The key to this is to have your sourdough sponge (or runny starter) at room temperature and well fed.  If you are making this in the morning, feed it the night before.

Sourdough Pancakes

1/2 cup sourdough sponge, active and bubbly, not too stiff.
1/2 cup milk (or milk like liquid  if you like rice milk or soy milk or whatever)
1/2 cup flour
1/2 tsp vanilla extract
1/2 Tbs melted butter
1/2 tsp maple syrup
pinch salt
1 egg
1/2 tsp baking soda dissolved in 1 tsp water
just about time to flip now

  • In a medium bowl, mix together all but the baking soda/water. It will be a bit runnier than regular pancake batter.
  • Heat up the frying pan/griddle.  Make sure it's nice and hot so that when a splash of batter hits the pan it starts to cook right away, but not so hot that the grease smokes.  Speaking of grease.  I'm of the firm opinion that pancakes taste best when cooked in lard.  I like to use a mixture of about 4 parts lard and 1 part butter to grease my griddle.  But to each their own.
  • When the griddle is ready and everything else is ready, mix the dissolved baking soda into the batter.
  • Now ladle, spoon, poor out your batter into the pan.  Keep in mind these will spread out a bit more than you may be use to, so leave room between the cakes.  
  • When the bubbles burst and don't close up again, flip the cakes.  It will take about 30 seconds to a min for them to cook on the other side.
  • You can serve them as you cook them or stick them in the oven (at about 250F) to keep warm while you finish cooking the rest, then serve them all together.  
Affordable cooking: YES.  I estimate it would be at most $1 for the entire batter, so that's somewhere between 25cent to 50 cent per person.  

But it really goes better with fruit.  Since Pancake Tuesday is out of season for most fruit, add another $1 per person, then maybe a couple of rashers of bacon, so for a complete meal, including toppings, I would give about $1.50 to $2 per person.  You can cut this down a lot if you use fruit that are in season.  Maybe make an apple and rhubarb stew with a touch of honey and nutmeg instead of the strawberries imported from the other side of the world (I'm not proud of that part, but it's a holiday, and I almost never buy fruit out of season).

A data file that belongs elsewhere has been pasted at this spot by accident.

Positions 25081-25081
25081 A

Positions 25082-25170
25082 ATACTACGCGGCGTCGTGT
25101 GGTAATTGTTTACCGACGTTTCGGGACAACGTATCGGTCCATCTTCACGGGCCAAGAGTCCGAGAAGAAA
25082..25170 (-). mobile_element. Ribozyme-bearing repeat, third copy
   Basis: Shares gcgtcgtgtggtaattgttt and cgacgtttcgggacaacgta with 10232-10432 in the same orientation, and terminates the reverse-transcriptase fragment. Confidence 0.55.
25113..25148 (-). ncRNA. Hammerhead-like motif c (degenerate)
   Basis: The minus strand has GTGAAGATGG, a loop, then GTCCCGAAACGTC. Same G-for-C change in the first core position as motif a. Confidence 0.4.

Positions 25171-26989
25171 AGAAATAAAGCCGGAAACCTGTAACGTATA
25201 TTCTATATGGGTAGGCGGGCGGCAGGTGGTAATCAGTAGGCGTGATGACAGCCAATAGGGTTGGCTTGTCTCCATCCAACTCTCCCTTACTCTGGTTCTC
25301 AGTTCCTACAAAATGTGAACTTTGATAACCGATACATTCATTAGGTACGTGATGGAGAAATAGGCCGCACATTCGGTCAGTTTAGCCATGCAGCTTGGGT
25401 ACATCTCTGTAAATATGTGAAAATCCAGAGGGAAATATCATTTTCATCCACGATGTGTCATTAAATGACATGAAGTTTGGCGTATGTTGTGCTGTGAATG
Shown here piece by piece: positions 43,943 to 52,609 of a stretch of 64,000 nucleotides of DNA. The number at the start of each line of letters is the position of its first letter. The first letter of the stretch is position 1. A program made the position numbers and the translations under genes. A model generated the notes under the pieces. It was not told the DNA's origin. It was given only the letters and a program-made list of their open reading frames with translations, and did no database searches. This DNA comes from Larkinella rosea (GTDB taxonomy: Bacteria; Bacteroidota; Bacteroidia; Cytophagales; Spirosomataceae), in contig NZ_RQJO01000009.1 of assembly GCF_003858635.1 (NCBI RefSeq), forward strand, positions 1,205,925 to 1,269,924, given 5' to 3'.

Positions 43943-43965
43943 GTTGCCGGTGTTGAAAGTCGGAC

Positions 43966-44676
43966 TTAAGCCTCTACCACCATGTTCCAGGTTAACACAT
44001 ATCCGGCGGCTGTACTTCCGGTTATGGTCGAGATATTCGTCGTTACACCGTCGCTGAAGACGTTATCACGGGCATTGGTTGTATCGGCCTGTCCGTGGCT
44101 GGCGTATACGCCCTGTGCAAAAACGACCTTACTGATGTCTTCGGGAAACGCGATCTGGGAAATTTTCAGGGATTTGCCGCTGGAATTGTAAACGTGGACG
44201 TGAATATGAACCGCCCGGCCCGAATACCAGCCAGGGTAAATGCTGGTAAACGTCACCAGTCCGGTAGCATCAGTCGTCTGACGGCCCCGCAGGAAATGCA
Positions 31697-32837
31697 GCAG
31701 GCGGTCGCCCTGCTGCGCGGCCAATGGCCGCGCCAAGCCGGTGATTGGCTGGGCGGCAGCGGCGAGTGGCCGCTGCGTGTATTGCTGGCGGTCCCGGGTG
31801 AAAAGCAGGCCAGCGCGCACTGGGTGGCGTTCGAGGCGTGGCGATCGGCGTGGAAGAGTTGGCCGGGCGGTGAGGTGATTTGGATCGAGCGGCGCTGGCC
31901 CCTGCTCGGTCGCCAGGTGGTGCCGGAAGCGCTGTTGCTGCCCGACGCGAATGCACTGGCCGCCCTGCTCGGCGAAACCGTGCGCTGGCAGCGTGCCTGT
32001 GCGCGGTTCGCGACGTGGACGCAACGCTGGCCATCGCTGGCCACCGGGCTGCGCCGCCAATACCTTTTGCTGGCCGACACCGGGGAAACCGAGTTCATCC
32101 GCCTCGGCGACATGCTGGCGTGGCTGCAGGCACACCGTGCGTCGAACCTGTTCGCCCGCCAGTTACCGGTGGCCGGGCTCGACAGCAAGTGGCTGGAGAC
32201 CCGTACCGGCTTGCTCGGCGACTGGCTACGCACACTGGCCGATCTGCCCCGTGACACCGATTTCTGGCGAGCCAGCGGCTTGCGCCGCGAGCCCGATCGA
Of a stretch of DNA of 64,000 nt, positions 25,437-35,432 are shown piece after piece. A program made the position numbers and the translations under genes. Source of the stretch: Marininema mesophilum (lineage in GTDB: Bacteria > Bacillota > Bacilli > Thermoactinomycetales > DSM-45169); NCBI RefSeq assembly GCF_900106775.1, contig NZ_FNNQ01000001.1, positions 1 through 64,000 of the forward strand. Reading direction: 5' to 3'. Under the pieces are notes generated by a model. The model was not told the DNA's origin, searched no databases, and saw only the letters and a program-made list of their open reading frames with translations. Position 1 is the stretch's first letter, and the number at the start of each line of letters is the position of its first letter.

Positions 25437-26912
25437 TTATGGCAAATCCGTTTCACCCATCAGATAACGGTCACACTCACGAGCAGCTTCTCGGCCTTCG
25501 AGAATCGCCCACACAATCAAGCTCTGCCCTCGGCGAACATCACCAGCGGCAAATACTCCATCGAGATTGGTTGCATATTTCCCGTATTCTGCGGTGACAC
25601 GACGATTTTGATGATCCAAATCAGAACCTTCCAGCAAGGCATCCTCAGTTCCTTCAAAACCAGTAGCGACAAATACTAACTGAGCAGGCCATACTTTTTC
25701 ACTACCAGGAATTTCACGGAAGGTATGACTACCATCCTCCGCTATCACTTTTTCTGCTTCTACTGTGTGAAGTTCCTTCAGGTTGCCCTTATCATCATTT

Here's a simple and rather healthy way to make strawberries taste amazing.  I think the first time I saw this is on a Nigella Lawson cooking show.  It may seem weird to combine these two together, but give it a shot.  Even The Ancient with his excessively sweet tooth gobbles this up like it's made of sugar.  

Strawberry side dish for pancakes

Strawberries (at least two berries per person)
Balsamic vin

  • cut the strawberries into fairly small chunks, make them irregular shapes to maximize on the surface area.
  • drizzle a small amount of balsamic vin on the strawberries
  • mix
  • if you put too much vin, add a tiniest pinch of salt, and mix again
  • let it sit for at least five min while you cook the pancakes
  • done
It is so sweet and so easy.

Pancake Tuesday - search for the perfect recipe.

Today is Pancake Tuesday, and I am looking forward to making pancakes for dinner.

Often my 'pancakes' look like this, but not today!
Pancake Tuesday is a tradition that originates in Western Europe; directly related to the celebration of Lent and Easter.  But it's roots are something far more agricultural.

Back in the day before food that comes from a can or supermarkets, or refrigeration   Back when what you had to eat was what you grew yourself.  Back then, this time of year is the time when food is scares.  It's a period when the pantry is barren and there isn't much food to be had anywhere.  Not in the fields, not in the hedge rows, not in the cellar.

In a few weeks, the new shoots will come out on the hedge rows, which are very tasty to snack on.  The ground will thaw and we can dig up roots.  But in the mean time, for a traditional, agricultural society, it's a time to tighten the belt and be frugal with your food.

Which isn't such a bad thing, especially when you think about how much weight people put on in the fall and winter, especially in an agricultural society, but even in our modern age as well.   It's natural to stock up (both in the pantry and the belly) for winter, then sluff it off during the trim time in the spring.

But as sort of a last haza, it's nice to eat up all the eggs and other foodstuff that are at risk of going off after a long winter storage.